Also, don’t be afraid of white space. An overly crowded resume can be difficult for hiring managers to skim. Your resume should tell a condensed, but compelling, story of your professional history. Make quick work for prospective employers by highlighting the most important elements. Remember that every detail should count. If it’s unrelated to the job for which you’re applying, leave it out. When it comes to voice, stick to first person, but avoid using personal pronouns.

Best Practice #3: Choose an Appropriate File Name and Type

The last thing most job seekers think about is the file name of their resume. That needs to change. The sheer number of resumes sent via email to a law firm makes them difficult to organize and track. Anything you can do to make their job easier will help to make your resume stand out. Consider how a hiring manager might organize all the resume documents received. File names such as “2022 Resume” or, worse, a long string of characters and numbers, only make it more difficult to tell your file apart from others. Instead, create a file naming convention that will likely make sense to the recipient. Include the name of the law firm, your last name, and the date: Lawfirm_Lastname_2-15-22. That way, the recipient can gather necessary information before even opening the file.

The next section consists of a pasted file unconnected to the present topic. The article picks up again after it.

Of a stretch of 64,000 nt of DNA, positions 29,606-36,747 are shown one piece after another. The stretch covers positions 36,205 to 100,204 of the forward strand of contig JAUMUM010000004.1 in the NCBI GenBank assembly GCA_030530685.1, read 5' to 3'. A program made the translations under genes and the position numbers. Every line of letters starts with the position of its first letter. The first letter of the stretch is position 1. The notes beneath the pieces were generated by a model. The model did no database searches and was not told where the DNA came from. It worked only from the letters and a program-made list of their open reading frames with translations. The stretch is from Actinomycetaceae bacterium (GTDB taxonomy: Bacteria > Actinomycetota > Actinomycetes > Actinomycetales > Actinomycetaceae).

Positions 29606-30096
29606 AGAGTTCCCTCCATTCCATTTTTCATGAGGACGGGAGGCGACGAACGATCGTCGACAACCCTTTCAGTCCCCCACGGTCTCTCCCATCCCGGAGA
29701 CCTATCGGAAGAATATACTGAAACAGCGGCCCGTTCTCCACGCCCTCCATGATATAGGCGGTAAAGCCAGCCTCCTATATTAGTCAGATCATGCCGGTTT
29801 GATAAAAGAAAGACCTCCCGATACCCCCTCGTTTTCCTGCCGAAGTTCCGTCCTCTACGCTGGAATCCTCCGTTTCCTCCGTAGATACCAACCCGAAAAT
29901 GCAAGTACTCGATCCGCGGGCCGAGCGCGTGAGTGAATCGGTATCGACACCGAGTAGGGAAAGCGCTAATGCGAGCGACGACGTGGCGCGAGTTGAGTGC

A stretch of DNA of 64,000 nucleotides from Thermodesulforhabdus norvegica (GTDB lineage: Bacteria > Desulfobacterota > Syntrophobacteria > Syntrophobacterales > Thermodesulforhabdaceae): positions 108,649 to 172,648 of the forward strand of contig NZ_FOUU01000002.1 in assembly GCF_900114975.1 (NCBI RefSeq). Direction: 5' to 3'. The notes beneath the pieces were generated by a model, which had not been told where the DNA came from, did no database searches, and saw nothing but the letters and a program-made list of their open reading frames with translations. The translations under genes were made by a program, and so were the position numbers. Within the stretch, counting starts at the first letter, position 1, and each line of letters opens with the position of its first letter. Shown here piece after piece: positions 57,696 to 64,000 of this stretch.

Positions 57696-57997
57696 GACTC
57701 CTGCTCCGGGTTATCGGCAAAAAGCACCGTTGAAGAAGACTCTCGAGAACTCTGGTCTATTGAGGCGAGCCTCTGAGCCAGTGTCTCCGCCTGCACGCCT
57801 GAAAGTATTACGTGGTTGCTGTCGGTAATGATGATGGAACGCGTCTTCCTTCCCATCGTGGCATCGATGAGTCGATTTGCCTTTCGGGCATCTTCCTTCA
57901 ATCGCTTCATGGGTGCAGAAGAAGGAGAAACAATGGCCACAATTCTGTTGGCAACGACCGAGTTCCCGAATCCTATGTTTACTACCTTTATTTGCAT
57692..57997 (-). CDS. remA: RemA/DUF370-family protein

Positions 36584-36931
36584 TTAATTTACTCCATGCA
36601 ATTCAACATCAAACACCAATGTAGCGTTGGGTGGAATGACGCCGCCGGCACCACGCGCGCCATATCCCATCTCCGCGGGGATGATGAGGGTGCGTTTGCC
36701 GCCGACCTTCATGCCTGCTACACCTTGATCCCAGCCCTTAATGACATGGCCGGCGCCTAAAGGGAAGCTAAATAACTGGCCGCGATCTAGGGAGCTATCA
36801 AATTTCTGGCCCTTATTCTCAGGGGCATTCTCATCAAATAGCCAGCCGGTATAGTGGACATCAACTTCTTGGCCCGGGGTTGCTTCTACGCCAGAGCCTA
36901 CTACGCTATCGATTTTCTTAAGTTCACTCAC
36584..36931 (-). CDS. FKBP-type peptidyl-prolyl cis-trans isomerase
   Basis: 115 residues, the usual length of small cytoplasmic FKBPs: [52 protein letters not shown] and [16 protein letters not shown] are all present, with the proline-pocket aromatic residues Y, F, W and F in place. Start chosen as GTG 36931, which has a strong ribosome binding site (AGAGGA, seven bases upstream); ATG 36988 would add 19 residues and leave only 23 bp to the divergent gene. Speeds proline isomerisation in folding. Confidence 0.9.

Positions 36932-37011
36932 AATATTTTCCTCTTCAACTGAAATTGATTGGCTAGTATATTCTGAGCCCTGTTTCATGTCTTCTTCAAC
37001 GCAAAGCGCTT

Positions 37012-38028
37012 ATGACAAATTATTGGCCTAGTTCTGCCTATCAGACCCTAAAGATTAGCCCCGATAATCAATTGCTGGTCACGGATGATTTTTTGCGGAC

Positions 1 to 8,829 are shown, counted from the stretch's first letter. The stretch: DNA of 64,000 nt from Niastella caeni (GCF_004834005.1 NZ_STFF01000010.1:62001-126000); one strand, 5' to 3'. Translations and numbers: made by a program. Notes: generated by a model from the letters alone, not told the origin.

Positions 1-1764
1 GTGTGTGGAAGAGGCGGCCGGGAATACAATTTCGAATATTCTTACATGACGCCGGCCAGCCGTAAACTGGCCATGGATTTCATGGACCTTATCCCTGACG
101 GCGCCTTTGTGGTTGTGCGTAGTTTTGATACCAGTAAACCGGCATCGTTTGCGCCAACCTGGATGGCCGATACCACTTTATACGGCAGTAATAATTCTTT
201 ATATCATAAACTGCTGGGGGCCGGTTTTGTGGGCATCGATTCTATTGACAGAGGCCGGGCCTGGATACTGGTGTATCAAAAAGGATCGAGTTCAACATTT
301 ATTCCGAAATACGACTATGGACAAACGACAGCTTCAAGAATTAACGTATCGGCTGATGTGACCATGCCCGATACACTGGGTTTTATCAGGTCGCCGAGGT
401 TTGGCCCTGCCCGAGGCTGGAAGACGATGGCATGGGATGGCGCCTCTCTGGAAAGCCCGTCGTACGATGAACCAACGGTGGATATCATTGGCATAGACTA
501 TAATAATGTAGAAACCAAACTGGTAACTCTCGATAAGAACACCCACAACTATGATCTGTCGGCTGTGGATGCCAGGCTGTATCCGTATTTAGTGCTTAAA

And remember to double check the file type(s) requested by a prospective employer. A surprising 43% of resumes are submitted in an incompatible file type. When in doubt, send a word doc as well as a PDF.

Best Practice #4: Consider Strong Keywords

A LiveCareer study found a significant gap between the number of skills listed in job postings (21) and those listed in resumes (13). While you don’t want to “stuff” your resume with too many buzzwords, including a few well-placed keywords helps to illustrate your knowledge of the industry. And considering that about 75% of large companies rely on an applicant tracking system (ATS) to sort, scan and rank resumes, including the right keywords can help your resume make it past ATS software. Just as you customize each cover letter for the appropriate company, you should also pepper your resume and cover letter with language used in the job posting to which you’re applying. This will help convey that your experience and skills are a strong match for the requirements and qualifications listed.